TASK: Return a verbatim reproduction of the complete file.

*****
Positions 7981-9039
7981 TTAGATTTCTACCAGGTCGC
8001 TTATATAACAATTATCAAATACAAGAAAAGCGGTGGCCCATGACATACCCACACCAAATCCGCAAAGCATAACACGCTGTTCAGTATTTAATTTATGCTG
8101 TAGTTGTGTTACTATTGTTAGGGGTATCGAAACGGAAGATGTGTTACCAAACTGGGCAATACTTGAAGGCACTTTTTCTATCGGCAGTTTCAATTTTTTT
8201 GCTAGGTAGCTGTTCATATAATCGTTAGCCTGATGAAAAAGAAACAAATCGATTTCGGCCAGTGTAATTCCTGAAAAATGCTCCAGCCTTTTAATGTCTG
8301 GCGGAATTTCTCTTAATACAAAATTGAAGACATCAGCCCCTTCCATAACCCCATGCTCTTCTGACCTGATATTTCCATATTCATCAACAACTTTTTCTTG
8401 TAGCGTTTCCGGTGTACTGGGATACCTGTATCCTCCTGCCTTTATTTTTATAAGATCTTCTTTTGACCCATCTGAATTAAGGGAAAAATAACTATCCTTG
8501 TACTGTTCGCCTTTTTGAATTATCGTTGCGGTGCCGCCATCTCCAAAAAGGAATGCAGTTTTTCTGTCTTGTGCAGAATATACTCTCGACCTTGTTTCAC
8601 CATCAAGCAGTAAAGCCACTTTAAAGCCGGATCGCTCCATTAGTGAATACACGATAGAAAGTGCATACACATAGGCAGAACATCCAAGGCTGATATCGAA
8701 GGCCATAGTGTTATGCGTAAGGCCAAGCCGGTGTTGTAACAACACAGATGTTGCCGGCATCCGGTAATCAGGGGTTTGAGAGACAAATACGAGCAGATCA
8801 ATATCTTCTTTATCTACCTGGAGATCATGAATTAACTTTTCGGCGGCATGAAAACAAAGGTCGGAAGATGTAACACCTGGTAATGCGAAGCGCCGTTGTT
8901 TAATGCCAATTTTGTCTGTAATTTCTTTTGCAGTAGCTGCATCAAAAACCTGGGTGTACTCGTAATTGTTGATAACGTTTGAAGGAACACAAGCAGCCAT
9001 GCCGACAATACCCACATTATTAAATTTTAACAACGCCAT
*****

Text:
Positions 7981-9039
7981 TTAGATTTCTACCAGGTCGC
8001 TTATATAACAATTATCAAATACAAGAAAAGCGGTGGCCCATGACATACCCACACCAAATCCGCAAAGCATAACACGCTGTTCAGTATTTAATTTATGCTG
8101 TAGTTGTGTTACTATTGTTAGGGGTATCGAAACGGAAGATGTGTTACCAAACTGGGCAATACTTGAAGGCACTTTTTCTATCGGCAGTTTCAATTTTTTT
8201 GCTAGGTAGCTGTTCATATAATCGTTAGCCTGATGAAAAAGAAACAAATCGATTTCGGCCAGTGTAATTCCTGAAAAATGCTCCAGCCTTTTAATGTCTG
8301 GCGGAATTTCTCTTAATACAAAATTGAAGACATCAGCCCCTTCCATAACCCCATGCTCTTCTGACCTGATATTTCCATATTCATCAACAACTTTTTCTTG
8401 TAGCGTTTCCGGTGTACTGGGATACCTGTATCCTCCTGCCTTTATTTTTATAAGATCTTCTTTTGACCCATCTGAATTAAGGGAAAAATAACTATCCTTG
8501 TACTGTTCGCCTTTTTGAATTATCGTTGCGGTGCCGCCATCTCCAAAAAGGAATGCAGTTTTTCTGTCTTGTGCAGAATATACTCTCGACCTTGTTTCAC
8601 CATCAAGCAGTAAAGCCACTTTAAAGCCGGATCGCTCCATTAGTGAATACACGATAGAAAGTGCATACACATAGGCAGAACATCCAAGGCTGATATCGAA
8701 GGCCATAGTGTTATGCGTAAGGCCAAGCCGGTGTTGTAACAACACAGATGTTGCCGGCATCCGGTAATCAGGGGTTTGAGAGACAAATACGAGCAGATCA
8801 ATATCTTCTTTATCTACCTGGAGATCATGAATTAACTTTTCGGCGGCATGAAAACAAAGGTCGGAAGATGTAACACCTGGTAATGCGAAGCGCCGTTGTT
8901 TAATGCCAATTTTGTCTGTAATTTCTTTTGCAGTAGCTGCATCAAAAACCTGGGTGTACTCGTAATTGTTGATAACGTTTGAAGGAACACAAGCAGCCAT
9001 GCCGACAATACCCACATTATTAAATTTTAACAACGCCAT